nodes located in a particular grid area in sleeping state in order to save energy.Thus,
GAF can substantially increase the network lifetime as the number of nodes increases.To
extend the network lifetime,GAF also uses a load balancing strategy.It tries to rotate
the role of active node in each grid periodically.In high mobility cases,the leaving node
informs its neighbor in the grid about its estimated leaving time,so that neighboring
nodes can adapt their sleeping schedule to provide the changes.GAF dened three states
2.2.ROUTING PROTOCOLS FOR WIRELESS SENSOR NETWORKS 35
for nodes;discovery,for searching the neighbors in the grid,active re ecting participation
in routing and sleep when the radio is turned o.With the aimof dominating the mobility,
each node in the grid estimates its leaving time of grid and transmits this to its neighbors.
The sleeping neighbors adapt their sleeping time thus in order to maintain the routing
delity.So,sleeping nodes wake up and one of them becomes active,earlier than the
leaving time of the active node expires.Two versions of GAF were implemented both for
non-mobility (GAF-basic) and mobility (GAF-mobility adaptation) of nodes.The issue
is how to schedule roles for the nodes to act as cluster-heads.A cluster-head can query
the sensor nodes in its cluster to switch on and start gathering data if it senses an object.
Then,cluster-head is liable for receiving raw data from other nodes in its cluster and
transmit it to the BS.GAF performs at least as well as a normal ad hoc routing protocol
in terms of latency and packet loss.It also increases network lifetime proportionally to
node density.However,GAF assumes that sensor nodes know their locations using a GPS
receiver,which is impossible in the actual technology on a sensor node.
Geographic and Energy Aware Routing (GEAR)
Geographical Energy Aware Routing (GEAR) [Y.Yu,2001] is a geographic protocol
that is energy aware,to increase the lifetime of sensor networks.GEAR uses geographic
information to limit the query ooding in Direct Diusion.Rather than send interest
in entire network as done in Directed diusion,in GEAR,the interest is only sent to
a certain region.To select neighbors,GEAR uses energy aware metrics in such a way
that each node attempts to balance the energy consumption among its neighbors.An
estimation cost;which is a combination of residual energy and distance to the destination
through its neighbors,is maintained in each node.The node also maintains a learned
cost,which is a renement of the estimated cost that accounts for routing around holes in
the network.In case when no other neighbors are closer to the destination than itself,a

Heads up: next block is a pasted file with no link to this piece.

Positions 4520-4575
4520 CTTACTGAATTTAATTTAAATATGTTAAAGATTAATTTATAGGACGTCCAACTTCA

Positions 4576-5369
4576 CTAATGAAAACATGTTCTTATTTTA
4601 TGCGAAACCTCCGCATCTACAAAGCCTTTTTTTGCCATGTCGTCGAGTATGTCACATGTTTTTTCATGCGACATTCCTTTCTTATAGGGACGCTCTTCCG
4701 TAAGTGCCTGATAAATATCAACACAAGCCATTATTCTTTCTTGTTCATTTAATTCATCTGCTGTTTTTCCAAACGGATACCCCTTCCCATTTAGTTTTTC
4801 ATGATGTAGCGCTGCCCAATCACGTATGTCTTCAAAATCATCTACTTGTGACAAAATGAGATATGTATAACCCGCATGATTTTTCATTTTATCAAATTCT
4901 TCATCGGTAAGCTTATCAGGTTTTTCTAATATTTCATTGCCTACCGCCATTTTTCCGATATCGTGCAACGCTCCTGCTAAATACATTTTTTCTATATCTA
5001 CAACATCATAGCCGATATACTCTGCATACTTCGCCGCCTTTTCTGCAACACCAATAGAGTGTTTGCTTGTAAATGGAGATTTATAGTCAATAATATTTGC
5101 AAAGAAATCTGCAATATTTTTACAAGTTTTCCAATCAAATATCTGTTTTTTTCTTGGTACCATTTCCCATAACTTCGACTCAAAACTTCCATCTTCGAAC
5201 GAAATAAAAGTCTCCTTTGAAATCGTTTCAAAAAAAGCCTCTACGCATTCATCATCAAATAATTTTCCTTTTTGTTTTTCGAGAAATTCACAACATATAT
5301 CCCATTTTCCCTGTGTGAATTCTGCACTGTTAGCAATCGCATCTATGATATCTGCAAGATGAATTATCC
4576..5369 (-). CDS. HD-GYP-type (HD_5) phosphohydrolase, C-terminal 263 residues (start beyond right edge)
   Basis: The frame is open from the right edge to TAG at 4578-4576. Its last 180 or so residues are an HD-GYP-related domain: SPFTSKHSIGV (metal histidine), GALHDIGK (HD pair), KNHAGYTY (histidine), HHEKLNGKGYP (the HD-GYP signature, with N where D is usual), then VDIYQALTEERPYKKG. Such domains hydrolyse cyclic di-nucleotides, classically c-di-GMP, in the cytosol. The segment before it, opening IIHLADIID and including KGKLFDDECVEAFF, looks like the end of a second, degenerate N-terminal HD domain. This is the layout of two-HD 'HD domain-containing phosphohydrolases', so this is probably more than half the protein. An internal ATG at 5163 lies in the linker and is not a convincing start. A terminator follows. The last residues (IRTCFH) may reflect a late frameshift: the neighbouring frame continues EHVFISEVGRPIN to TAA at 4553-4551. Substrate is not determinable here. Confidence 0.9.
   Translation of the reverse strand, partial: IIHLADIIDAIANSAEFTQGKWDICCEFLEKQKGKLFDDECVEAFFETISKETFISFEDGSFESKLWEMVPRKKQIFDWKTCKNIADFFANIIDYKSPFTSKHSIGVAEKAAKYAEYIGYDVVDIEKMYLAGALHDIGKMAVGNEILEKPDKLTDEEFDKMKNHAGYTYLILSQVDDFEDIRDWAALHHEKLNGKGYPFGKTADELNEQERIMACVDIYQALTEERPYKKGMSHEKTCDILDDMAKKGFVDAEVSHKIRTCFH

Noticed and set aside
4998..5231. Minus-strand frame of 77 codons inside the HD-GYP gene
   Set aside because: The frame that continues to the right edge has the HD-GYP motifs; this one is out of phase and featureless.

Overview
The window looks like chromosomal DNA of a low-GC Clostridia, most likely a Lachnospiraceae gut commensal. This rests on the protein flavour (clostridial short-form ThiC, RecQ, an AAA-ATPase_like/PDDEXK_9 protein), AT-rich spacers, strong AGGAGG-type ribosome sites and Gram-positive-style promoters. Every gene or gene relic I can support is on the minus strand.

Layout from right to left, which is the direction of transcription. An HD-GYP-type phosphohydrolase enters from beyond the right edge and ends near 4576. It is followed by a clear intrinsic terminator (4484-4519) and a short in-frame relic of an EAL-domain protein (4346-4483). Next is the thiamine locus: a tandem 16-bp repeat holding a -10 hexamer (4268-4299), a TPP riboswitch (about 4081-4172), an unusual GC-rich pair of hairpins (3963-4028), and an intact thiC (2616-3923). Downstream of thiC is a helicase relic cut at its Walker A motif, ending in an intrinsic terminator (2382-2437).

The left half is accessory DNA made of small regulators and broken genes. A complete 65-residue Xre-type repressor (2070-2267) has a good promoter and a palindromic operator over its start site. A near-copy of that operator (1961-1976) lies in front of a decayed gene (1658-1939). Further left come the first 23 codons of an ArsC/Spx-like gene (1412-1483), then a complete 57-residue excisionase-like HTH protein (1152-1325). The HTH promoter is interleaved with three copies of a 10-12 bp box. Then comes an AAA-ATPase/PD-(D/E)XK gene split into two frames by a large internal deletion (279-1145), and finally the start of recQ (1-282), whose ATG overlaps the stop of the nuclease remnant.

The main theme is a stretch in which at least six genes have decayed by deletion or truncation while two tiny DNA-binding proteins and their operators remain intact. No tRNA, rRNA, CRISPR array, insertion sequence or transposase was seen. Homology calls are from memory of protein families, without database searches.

node confronts a routing hole.Consequently,the learned cost is larger than the estimated
cost.The estimated cost is adapted when the learned cost is sent one hop back every time
a packet reaches the destination.There are two phases in GEAR algorithm:First,when
transmitting packets towards the target region,a node examines its neighbors to nd any
36 CHAPTER 2.WIRELESS SENSOR NETWORKS ROUTING PROTOCOLS
one,which is closer to the target region than itself.In the case when there is more than
one,the nearest neighbor to the target region is chosen for the next hop.There is a
hole if they are all further than the node itself.In this situation,one of the neighbors is
taken to forward the packet based on the learning cost function.This choice can then be
updated in relation to the convergence of the learned cost during the delivery of packets.
Second,if the packet has attained the target,it can be diused in that region by either
recursive geographic forwarding or restricted ooding.Restricted ooding can be used to
forward the data to the destination in case where the target region node density is low.
However,when the target region node density is high,recursive geographic ooding can
be used to save energy by dividing the target region into sub regions and sending one copy
to each sub-region.This process continues until the destination is reached.Compared
to a similar non-energy-aware routing protocols,GEAR reduces energy consumption and
performs better in terms of packet delivery.However,GEAR is sensitive to location errors
and it increases the average path length for a packet.Even if GEAR decreases the number
of states a node should maintain,it requires a location service to map locations and node
identiers,which is considered too exorbitant for wireless sensor networks.
2.2.3 Hierarchial routing protocols
In a densely deployed sensor network,the physical environment would generate very sim-
ilar data in close-by sensor nodes and transmitting such data is more or less redundant.
An event (an intruder,a change in temperature,a chemical substance) is often detected
by more than one sensor and duplicated data is generated.From a QoS point of view,
this redundancy can be important since it will be used to compensate the lost packets
or failed links.However,this redundancy is often eliminated,which can not only di-
minish the global data to be transmitted and localized most trac to within individual
groups,but reduces the trac and consequently,contention in a wireless sensor network.
A way to reduce energy consumption is data aggregation,which consists of suppressing
redundancy in dierent data messages.This data aggregation is the key idea for the
most Hierarchical routing protocols.In addition,scalability is one of the major design
attributes of sensor networks.A single-tier network can lead the gateway to overload
2.2.ROUTING PROTOCOLS FOR WIRELESS SENSOR NETWORKS 37
with the increase in sensors density.Such overload might provoke latency in communi-
cation and unacceptable tracking of events.Also,the single-gateway architecture is not
scalable for a larger set of sensors covering a large area of interest because the sensors are
typically not capable of long distance communication.To allow the system to deal with
additional load and to be able to cover a large area of interest without deteriorating the
service,networking clustering has been addressed in some routing approaches.The main
target of hierarchical routing is to eciently maintain the energy consumption of sensor